Market 

U.S. investment grade private credit (IGPC) volume in Q3 2021 was reported at $24 billion. This was below Q2 2021 issuance of $28 billion but this was expected due to slower markets over the summer months. 2021 year-to-date issuance of $75 billion was approximately 11% higher compared to the same period in 2020, which was a record year for issuance. The increase in YTD volume was driven by financials, which accounted for about 40% of industry volume, and includes issuers such as alternative asset managers, REITs, BDCs, investment companies, and closed-end funds. We expect the trend of robust issuance from this sector to continue, particularly in light of the record amounts of private equity and private debt capital being raised in the market. 

Year-to-date 2021 volume continued to be driven by domestic issuance, which totaled approximately 70% of total market issuance, versus 50-60% historically. UK issuance drove a significant part of cross-border transactions. Non-USD volume was 18% vs. 14% in YTD 2020, particularly led by GBP (8% of volume) and Euro (8%) currencies. The volume of NAIC 2 (BBB rated) credits versus NAIC 1 (A3/A- or better) has reverted to pre-pandemic levels and industry norms, around 65%/35% split, compared to the 50%/50% split in 2020. This demonstrates investor comfort with the economic outlook and search for additional yield. 

IGPC spreads in Q3 remained flat compared to Q2 and tightened by 20 bps compared to Q1. YTD 2021 IGPC spreads are about 70 bps tighter compared to the same period last year, and are also tighter than pre-pandemic levels across all sectors. Allocations on broadly distributed deals continue to be difficult with issues well oversubscribed.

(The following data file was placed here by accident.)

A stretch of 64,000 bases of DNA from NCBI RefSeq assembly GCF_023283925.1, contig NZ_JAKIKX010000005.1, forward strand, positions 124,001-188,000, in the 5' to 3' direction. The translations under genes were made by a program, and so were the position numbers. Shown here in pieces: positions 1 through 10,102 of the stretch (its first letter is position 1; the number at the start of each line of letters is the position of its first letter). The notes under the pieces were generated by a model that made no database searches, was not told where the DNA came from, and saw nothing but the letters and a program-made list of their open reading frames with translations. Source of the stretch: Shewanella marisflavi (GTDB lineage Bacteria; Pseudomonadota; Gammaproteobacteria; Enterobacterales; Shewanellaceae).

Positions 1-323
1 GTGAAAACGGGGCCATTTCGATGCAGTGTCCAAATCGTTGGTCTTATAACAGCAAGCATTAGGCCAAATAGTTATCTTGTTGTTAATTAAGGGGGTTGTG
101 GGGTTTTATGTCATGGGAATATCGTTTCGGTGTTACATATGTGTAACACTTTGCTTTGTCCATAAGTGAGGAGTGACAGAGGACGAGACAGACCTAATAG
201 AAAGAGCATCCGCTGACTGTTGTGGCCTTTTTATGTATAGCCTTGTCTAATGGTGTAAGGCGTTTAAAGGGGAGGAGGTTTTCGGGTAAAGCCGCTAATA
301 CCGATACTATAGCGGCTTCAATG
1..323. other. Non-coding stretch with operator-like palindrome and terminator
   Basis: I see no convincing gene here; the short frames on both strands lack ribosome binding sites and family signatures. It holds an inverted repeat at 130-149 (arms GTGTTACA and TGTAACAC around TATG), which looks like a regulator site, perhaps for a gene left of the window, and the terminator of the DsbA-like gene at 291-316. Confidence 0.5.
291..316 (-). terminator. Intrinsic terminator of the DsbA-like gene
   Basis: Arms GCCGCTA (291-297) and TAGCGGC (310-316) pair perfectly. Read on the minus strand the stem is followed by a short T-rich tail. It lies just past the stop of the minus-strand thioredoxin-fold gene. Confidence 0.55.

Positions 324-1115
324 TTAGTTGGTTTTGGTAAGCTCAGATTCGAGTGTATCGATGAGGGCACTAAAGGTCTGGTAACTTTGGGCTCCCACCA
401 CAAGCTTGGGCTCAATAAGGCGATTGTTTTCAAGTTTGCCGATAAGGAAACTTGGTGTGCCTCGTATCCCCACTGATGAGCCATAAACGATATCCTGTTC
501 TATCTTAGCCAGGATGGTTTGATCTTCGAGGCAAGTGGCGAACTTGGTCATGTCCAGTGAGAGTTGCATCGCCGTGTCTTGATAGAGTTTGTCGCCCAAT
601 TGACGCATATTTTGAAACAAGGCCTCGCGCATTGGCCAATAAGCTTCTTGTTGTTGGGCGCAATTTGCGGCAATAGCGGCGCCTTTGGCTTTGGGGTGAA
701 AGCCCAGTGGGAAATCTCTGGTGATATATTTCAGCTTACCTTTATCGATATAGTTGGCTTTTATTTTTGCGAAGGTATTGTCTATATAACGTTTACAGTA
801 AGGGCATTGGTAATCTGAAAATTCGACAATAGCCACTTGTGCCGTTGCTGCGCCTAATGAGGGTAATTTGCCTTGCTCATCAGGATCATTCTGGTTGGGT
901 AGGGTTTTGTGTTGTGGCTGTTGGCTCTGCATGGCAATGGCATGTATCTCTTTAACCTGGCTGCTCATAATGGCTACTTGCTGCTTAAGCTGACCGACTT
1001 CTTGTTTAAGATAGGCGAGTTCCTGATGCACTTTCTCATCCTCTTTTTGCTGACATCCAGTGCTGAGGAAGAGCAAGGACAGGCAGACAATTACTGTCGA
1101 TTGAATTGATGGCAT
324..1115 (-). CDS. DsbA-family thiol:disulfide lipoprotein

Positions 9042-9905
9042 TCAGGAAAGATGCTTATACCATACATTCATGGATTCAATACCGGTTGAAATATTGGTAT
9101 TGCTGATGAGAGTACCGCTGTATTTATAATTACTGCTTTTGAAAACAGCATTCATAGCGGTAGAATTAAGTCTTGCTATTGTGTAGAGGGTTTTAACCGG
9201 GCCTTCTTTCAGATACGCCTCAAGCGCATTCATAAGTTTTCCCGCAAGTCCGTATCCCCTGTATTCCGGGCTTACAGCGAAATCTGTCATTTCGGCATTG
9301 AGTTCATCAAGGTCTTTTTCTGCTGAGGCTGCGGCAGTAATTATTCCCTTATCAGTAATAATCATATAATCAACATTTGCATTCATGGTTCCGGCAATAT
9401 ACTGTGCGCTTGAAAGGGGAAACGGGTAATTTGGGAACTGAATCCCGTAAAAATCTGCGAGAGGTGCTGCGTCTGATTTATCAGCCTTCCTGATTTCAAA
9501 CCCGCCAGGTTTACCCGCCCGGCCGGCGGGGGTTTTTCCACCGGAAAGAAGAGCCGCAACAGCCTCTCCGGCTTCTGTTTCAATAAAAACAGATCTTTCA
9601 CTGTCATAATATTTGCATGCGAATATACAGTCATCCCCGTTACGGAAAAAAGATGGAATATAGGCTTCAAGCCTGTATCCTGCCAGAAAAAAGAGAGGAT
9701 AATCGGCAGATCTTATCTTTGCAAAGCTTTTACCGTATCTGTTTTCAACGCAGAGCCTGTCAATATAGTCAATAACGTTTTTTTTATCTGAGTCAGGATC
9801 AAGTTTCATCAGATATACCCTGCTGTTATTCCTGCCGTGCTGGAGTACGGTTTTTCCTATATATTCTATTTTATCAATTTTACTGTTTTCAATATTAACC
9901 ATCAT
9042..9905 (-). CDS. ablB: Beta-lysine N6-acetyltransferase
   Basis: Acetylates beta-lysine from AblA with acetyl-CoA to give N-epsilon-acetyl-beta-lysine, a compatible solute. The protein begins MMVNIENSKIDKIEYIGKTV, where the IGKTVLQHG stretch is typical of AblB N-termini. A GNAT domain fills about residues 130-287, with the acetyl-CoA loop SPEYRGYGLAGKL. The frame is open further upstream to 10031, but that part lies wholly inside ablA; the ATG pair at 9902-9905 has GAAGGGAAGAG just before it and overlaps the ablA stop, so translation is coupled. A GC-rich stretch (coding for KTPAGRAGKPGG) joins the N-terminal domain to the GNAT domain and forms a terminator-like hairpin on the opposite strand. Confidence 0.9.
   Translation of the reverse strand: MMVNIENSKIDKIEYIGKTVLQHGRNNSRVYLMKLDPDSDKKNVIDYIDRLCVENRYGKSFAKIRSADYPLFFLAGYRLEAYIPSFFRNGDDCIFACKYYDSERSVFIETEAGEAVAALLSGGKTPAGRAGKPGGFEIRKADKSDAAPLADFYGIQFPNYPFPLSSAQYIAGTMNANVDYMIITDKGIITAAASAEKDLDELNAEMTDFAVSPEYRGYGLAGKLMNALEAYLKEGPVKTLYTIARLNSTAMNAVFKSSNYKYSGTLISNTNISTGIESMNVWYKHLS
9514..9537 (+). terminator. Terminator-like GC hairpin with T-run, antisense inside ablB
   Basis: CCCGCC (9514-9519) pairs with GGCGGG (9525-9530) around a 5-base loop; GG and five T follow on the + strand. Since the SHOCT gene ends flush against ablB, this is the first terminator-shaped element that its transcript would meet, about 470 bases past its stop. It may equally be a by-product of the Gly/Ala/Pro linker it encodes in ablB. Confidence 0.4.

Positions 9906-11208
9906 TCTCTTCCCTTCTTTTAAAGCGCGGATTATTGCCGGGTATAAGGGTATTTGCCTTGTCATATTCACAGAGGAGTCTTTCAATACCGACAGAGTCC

SLC Management

SLC Management activity for through 3Q21 was strong with $1.4 billion in USD equivalent transactions.  Investments reflected a healthy mix of well-priced broadly marketed transactions and higher value club/proprietary transactions. SLC Management transactions averaged an 11-year weighted average life, an average UST equivalent spread of 226 bps. In terms of quality, the mix between A and BBB for the quarter was 51% and 49%, respectively.

Outlook 

We are optimistic about the last quarter of 2021 given the ongoing recovery from the pandemic. We expect that attractive opportunities in sectors such as asset managers, infrastructure, and credit tenant leases will continue. While private spreads in general have tightened in 2021, we at SLC Management continue to see value in more bespoke opportunities that are less competitively bid, and where we can leverage our expertise and relationships to maximize allocations. 

Q32021 Weighted average life Average rating Average Spread1
Private placement market 12 years 36%: A
64%: BBB
126
SLC Management2 11 years 51%:A
49%: BBB
226

Investment grade credit ratings of our private placement’s portfolio are based on a proprietary, internal credit rating methodology that was developed using both externally purchased and internally developed models. This methodology is reviewed regularly. More details can be shared upon request. Although most U.S. dollar private placement investments have an external rating, for unrated deals, there is no guarantee that the same rating(s) would be assigned to portfolio asset(s) if they were independently rated by a major credit ratings organization.